The Transactional Sales Monkey Model – Part 1

Are You A Sales Monkey?

There is a very prominent west coast tech company, selling a social media management system, making the classic case for sales monkeys vs. creative, innovative sales talent. And it is indeed instructive to watch.

What is a sales monkey in the enterprise software space?

Sales monkeys represent a well-known “sales model” delivered by transaction Sales VPs that focuses on hiring armies of reps, throwing them into the market, keeping the few who succeed, firing those who do not, destroying founder and early employee shareholder equity in the process.

He or she is someone who mindlessly sends scores of emails all day with “value props” to prospects one prays may take a face to face meeting. Sales monkeys are measured by brain dead transaction sales managers on how many phone calls they make, how many emails they send, how many face-to-face meetings they get.

These “metrics driven” transaction sales managers can measure activity, not value, not creativity, not imagination.

Sales monkeys spend more time in forecasting calls than in front of decision makers. Weekly.

They are not measured by how they think, they are measured by how much they spam.

They are “assigned” lists of accounts which change year to year, often quarter to quarter. They are given mindless scripts of “differentiators” they are expected to pitch to anyone who will listen.

They employ Marketo or Hubspot driven marketing (SPAM) machines to blast endless emails to anyone unfortunate enough to be caught in a DiscoverOrg database.

This social media management company has a sales turnover in its western region of over 100% in 2016 alone. It has almost 50% turnover in the central region in the last 9 months. It budgets for 40% turnover in the national sales force and deliberately over hires knowing most reps will be gone in less than 18 months.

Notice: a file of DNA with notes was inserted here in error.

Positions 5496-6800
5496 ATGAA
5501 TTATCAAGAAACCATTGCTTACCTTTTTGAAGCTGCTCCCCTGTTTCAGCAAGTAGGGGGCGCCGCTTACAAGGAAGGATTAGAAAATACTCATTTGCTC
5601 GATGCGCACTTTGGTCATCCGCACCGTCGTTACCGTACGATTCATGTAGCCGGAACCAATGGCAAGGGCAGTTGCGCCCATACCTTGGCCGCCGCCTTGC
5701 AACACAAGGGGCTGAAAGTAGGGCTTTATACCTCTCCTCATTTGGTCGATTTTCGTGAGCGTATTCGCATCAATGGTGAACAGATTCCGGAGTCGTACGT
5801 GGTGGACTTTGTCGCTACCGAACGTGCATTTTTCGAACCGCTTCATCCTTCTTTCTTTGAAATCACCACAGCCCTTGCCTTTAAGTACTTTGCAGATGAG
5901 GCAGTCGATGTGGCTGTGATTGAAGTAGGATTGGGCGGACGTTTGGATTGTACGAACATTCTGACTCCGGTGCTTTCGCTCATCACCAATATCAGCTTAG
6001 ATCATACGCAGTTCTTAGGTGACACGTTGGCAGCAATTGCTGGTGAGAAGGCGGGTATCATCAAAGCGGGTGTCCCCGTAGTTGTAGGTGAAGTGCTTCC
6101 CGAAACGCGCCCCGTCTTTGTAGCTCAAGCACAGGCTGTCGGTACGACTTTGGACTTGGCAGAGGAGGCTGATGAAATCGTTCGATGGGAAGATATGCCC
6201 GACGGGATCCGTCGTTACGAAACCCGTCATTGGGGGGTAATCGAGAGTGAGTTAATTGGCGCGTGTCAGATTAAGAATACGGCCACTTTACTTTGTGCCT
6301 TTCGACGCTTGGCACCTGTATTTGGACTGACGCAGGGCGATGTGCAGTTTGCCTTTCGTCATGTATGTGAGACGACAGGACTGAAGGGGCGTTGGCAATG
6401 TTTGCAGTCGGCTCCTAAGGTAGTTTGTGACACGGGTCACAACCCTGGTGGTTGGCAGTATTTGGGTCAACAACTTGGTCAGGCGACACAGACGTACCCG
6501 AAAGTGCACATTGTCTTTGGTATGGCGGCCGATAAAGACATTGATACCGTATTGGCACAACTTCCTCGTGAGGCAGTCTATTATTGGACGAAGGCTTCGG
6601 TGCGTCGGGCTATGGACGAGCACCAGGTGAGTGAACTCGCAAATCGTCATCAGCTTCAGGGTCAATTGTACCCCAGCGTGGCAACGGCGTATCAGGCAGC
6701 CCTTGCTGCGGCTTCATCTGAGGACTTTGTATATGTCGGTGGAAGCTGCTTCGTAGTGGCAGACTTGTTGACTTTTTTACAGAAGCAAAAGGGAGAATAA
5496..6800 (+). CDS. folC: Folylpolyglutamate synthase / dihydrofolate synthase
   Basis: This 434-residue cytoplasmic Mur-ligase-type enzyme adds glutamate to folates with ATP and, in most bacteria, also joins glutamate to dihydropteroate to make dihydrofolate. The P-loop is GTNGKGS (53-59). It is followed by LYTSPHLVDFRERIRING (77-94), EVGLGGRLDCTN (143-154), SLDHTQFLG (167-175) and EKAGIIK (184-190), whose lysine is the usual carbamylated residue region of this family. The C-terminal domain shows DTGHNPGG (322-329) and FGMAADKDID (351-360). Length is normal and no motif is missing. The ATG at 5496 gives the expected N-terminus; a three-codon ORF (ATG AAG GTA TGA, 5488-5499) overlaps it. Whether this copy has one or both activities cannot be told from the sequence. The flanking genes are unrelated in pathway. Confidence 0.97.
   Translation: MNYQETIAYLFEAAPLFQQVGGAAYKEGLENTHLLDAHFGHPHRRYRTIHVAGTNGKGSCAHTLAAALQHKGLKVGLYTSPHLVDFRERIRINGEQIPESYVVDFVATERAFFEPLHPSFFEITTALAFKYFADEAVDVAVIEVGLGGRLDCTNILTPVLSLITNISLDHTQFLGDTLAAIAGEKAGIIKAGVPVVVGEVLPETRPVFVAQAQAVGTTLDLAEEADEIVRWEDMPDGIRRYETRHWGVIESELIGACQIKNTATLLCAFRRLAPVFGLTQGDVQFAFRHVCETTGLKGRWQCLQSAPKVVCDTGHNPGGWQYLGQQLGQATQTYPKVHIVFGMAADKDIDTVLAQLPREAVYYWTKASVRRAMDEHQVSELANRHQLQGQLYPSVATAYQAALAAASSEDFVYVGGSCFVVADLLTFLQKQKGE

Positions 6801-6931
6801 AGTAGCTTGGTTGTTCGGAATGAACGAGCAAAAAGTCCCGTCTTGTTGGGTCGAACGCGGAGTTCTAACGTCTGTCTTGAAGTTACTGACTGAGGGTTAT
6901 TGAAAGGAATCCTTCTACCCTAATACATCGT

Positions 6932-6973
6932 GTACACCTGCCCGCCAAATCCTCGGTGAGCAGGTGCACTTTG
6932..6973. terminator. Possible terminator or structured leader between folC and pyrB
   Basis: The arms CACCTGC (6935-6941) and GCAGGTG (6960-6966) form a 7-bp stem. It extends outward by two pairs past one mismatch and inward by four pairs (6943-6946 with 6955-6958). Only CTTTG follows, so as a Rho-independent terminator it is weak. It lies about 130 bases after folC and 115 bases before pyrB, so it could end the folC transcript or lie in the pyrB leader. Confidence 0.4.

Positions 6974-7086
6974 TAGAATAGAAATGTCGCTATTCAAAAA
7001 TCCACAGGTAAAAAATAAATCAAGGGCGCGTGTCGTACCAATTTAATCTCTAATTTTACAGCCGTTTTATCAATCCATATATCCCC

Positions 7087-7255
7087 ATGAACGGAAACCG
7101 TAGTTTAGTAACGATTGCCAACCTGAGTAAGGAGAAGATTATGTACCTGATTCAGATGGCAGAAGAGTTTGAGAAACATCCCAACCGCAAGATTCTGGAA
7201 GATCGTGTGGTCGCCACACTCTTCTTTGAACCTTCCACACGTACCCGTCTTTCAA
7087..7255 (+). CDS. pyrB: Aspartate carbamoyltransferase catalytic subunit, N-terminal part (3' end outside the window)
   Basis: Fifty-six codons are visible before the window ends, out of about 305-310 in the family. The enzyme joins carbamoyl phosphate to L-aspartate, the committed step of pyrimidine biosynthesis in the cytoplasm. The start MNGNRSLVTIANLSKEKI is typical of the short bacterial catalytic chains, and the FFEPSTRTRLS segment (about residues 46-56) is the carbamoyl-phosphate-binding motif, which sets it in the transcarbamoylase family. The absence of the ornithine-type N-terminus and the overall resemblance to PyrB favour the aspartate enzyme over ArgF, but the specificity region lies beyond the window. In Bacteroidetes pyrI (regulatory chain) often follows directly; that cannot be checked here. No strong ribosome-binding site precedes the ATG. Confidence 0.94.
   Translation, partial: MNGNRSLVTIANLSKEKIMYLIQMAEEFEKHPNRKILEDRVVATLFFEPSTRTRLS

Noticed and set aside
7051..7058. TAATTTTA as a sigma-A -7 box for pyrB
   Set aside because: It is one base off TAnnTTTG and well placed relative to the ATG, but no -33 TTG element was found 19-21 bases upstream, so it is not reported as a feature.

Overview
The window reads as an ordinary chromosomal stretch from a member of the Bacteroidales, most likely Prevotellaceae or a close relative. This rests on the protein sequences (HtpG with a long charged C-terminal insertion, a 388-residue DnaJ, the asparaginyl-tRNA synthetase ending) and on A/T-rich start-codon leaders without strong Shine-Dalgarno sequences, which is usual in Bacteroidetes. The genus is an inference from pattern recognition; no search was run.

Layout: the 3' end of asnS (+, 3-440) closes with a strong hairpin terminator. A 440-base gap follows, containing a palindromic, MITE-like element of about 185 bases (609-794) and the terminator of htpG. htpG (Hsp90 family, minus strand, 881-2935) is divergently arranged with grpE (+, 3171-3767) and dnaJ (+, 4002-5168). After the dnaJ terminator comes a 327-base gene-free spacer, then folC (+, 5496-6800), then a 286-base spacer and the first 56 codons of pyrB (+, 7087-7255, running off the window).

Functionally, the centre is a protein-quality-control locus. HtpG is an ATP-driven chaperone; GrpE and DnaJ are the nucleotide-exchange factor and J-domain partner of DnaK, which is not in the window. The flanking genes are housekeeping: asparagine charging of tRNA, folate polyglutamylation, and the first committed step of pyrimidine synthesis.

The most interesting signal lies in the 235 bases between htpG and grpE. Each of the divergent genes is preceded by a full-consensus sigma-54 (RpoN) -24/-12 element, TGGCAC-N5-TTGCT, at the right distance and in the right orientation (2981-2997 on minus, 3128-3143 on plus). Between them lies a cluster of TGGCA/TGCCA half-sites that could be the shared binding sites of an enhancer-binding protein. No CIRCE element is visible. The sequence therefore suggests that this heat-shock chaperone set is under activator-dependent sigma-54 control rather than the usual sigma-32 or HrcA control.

Nationally, fewer than 15% make sales quota in a single year and fewer than 5% make quota 2 years in a row.

The Sales Monkey Model, populated by transaction Sales VPs, is ascending because there is a mad dash to a liquidity event required by venture backed companies. Thus, forget expenses, paid for in founder dilution, and blow out top line revenue hoping someone will buy the company before the expenses and dilution collapse it.

Venture heavy boards often take the position that if only 15% of the sales force is making quota, the solution is more reps. Of course! Two times failure equals success.

The liquidity event must be achieved at all costs. And the costs are dear. Or one could say they are dear if one misses the event window or the market changes, as it did recently for the unicorn sector.

The focus on the liquidity event comes because the investment company knows it will invest in 10 firms and only one or two will pay back the investment losses in the others. So start pumping steroids into the sales force because top line growth equals success and success gets the liquidity event and that event gets the golden ring.

Except when it doesn’t.